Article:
On CNN, I just heard a whole segment on how violence had been abated in Iraq.
I suppose this depends on one's definition of violence. 37 US/UK/Other Soldiers died this month in first 27 days. 505 Iraqi Security Forces and Civilians died so far this month. ...and these are just the ones reported.
The story below is buried in today's news on the back page somewhere. Perhaps you missed hearing that people like you and me, on their way to work, were killed. According to U.S. officials, US warning bullets ricocheted and might have killed at least two or three people and they weren't terriorists. I guess these excuses suggest that these deaths don't count as violence either:
Shootings at US roadblocks Kill 5 Iraqis
By LORI HINNANT
Associated Press Writer
BAGHDAD (AP) -- U.S. troops fired on vehicles at checkpoints in Baghdad and northern Iraq, killing a child and at least four other people, the military command said Tuesday. It also said it was checking a report an American patrol shot at civilian cars near a Baghdad bridge, killing two Iraqis.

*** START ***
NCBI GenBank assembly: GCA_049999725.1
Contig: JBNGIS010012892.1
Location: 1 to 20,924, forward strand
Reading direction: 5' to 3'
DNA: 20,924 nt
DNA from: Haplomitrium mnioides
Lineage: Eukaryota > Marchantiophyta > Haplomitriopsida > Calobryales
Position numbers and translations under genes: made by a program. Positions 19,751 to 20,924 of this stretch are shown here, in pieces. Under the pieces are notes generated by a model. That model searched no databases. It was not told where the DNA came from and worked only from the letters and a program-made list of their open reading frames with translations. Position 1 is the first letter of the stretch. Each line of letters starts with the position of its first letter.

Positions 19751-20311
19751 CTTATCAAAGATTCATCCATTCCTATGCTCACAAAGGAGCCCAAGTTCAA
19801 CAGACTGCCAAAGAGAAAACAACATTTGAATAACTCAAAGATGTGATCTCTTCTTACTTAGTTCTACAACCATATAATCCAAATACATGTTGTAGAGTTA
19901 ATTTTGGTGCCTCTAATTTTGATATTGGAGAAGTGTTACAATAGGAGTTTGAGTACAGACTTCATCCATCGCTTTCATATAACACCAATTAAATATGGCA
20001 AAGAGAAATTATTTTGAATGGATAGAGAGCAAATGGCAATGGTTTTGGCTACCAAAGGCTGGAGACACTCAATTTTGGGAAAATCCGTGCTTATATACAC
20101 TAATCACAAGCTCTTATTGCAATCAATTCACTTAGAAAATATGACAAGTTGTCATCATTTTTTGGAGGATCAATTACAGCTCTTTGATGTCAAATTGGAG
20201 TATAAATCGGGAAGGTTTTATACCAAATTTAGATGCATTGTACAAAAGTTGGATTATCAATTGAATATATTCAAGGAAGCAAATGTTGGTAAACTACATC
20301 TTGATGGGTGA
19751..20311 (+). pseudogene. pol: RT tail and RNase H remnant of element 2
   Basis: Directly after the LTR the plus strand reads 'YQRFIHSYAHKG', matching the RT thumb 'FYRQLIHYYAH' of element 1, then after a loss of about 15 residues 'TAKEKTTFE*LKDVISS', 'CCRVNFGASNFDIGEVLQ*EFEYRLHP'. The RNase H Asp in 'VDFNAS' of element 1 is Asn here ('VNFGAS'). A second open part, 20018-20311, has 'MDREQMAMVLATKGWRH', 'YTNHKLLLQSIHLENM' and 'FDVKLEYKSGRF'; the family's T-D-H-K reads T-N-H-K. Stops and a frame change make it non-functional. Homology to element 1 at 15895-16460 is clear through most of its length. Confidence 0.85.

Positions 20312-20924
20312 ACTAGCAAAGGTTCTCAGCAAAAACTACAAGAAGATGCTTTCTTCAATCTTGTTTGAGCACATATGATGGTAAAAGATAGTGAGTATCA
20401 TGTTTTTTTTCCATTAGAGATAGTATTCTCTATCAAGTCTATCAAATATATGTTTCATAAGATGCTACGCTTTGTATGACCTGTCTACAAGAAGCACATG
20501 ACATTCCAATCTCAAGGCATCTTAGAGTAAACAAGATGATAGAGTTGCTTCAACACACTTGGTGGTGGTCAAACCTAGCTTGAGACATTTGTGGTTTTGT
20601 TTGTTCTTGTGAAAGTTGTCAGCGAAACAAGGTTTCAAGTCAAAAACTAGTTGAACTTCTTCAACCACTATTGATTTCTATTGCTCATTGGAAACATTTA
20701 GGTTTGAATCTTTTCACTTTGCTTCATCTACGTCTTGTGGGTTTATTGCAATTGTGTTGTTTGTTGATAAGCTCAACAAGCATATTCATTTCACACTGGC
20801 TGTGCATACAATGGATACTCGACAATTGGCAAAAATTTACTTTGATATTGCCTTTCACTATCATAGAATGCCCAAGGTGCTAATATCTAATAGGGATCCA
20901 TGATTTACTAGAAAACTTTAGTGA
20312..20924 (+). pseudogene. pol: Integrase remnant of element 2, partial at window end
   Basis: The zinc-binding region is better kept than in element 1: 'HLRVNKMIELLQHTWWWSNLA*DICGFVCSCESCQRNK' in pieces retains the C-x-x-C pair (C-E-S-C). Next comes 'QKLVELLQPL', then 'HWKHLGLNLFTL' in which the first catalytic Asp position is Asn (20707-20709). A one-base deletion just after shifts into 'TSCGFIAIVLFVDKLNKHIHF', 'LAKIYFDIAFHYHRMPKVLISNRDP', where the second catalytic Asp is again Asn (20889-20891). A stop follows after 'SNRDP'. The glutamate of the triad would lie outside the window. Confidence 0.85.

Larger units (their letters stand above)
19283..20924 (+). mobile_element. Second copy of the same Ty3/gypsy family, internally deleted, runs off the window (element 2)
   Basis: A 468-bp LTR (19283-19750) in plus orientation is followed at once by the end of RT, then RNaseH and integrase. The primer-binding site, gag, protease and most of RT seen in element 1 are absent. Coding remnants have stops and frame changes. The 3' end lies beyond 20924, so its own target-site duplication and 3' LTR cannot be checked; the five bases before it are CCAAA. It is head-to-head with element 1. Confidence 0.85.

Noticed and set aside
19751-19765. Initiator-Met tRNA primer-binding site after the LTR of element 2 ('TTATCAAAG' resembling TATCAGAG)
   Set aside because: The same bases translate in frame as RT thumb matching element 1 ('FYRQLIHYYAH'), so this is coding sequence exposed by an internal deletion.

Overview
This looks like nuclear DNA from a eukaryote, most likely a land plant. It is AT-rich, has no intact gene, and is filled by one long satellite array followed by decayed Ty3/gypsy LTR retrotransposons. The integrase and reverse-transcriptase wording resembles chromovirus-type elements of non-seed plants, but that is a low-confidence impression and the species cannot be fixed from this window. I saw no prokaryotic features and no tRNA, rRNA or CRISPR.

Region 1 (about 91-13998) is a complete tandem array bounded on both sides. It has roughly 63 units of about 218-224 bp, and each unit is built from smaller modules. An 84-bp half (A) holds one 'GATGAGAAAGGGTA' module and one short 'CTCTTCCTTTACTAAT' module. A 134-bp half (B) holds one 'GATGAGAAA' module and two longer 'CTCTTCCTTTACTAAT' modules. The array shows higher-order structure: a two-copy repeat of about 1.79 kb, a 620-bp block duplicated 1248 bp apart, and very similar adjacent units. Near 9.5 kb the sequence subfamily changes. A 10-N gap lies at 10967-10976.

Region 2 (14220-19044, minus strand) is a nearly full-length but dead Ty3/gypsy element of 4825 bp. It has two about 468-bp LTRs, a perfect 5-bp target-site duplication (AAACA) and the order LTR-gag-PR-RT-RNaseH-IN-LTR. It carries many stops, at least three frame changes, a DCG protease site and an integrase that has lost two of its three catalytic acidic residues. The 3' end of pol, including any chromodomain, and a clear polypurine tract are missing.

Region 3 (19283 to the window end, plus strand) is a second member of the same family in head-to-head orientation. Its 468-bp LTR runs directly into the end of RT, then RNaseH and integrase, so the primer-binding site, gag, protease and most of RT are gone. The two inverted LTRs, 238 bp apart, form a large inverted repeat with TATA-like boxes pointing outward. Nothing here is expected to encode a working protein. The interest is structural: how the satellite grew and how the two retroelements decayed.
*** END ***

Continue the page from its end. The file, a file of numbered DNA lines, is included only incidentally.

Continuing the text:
Roadblock shootings have consistently fed anti-U.S. sentiment among many Iraqis since the arrival of American forces in 2003. U.S. troops have been hit by suicide car bombs numerous times since 2003 and act quickly to protect themselves when a driver ignores orders to stop.
Also Tuesday, two American soldiers were killed in an explosion in Salahuddin province, north of Baghdad, the U.S. military said. They were the first U.S. combat deaths reported in five days.
The roadblock shooting in Baghdad took place Tuesday morning in a northern neighborhood known to be a Shiite militia stronghold as a minibus driver picked up employees of the Rasheed bank, Iraqi police said.
U.S. troops fired warning shots when the bus reached the checkpoint and tried to drive through, killing as many as four passengers, including three women, police and hospital officials said.
"As I understand it, some of the warning fire ricocheted and may have killed two to three individuals," said Rear Adm. Gregory Smith, a U.S. military spokesman.
What do you think?
What counts as violence today?
It makes my heart hurt.
Founder, Global Dialogue Center